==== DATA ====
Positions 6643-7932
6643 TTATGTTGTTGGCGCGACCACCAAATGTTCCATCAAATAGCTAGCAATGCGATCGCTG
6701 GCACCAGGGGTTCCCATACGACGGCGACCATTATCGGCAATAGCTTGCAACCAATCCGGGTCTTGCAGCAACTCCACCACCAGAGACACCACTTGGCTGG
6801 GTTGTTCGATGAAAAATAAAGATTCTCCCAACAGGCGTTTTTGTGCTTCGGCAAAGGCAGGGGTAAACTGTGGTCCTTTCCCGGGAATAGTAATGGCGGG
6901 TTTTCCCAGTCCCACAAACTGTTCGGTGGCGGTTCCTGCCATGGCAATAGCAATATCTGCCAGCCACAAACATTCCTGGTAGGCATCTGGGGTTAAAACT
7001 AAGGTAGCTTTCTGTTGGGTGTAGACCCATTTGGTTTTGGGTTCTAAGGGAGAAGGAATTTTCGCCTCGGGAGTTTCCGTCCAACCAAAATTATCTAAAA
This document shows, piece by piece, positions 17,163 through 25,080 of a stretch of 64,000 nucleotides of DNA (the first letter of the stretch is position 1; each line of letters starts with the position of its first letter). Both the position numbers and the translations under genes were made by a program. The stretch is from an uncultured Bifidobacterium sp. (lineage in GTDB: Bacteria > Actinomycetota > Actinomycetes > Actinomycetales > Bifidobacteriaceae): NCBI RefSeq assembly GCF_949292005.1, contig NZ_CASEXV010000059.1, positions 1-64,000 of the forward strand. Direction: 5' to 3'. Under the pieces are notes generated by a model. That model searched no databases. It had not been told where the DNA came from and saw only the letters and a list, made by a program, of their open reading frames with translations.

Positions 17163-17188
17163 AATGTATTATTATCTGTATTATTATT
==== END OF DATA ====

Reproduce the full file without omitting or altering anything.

Positions 6643-7932
6643 TTATGTTGTTGGCGCGACCACCAAATGTTCCATCAAATAGCTAGCAATGCGATCGCTG
6701 GCACCAGGGGTTCCCATACGACGGCGACCATTATCGGCAATAGCTTGCAACCAATCCGGGTCTTGCAGCAACTCCACCACCAGAGACACCACTTGGCTGG
6801 GTTGTTCGATGAAAAATAAAGATTCTCCCAACAGGCGTTTTTGTGCTTCGGCAAAGGCAGGGGTAAACTGTGGTCCTTTCCCGGGAATAGTAATGGCGGG
6901 TTTTCCCAGTCCCACAAACTGTTCGGTGGCGGTTCCTGCCATGGCAATAGCAATATCTGCCAGCCACAAACATTCCTGGTAGGCATCTGGGGTTAAAACT
7001 AAGGTAGCTTTCTGTTGGGTGTAGACCCATTTGGTTTTGGGTTCTAAGGGAGAAGGAATTTTCGCCTCGGGAGTTTCCGTCCAACCAAAATTATCTAAAA
This document shows, piece by piece, positions 17,163 through 25,080 of a stretch of 64,000 nucleotides of DNA (the first letter of the stretch is position 1; each line of letters starts with the position of its first letter). Both the position numbers and the translations under genes were made by a program. The stretch is from an uncultured Bifidobacterium sp. (lineage in GTDB: Bacteria > Actinomycetota > Actinomycetes > Actinomycetales > Bifidobacteriaceae): NCBI RefSeq assembly GCF_949292005.1, contig NZ_CASEXV010000059.1, positions 1-64,000 of the forward strand. Direction: 5' to 3'. Under the pieces are notes generated by a model. That model searched no databases. It had not been told where the DNA came from and saw only the letters and a list, made by a program, of their open reading frames with translations.

Positions 17163-17188
17163 AATGTATTATTATCTGTATTATTATT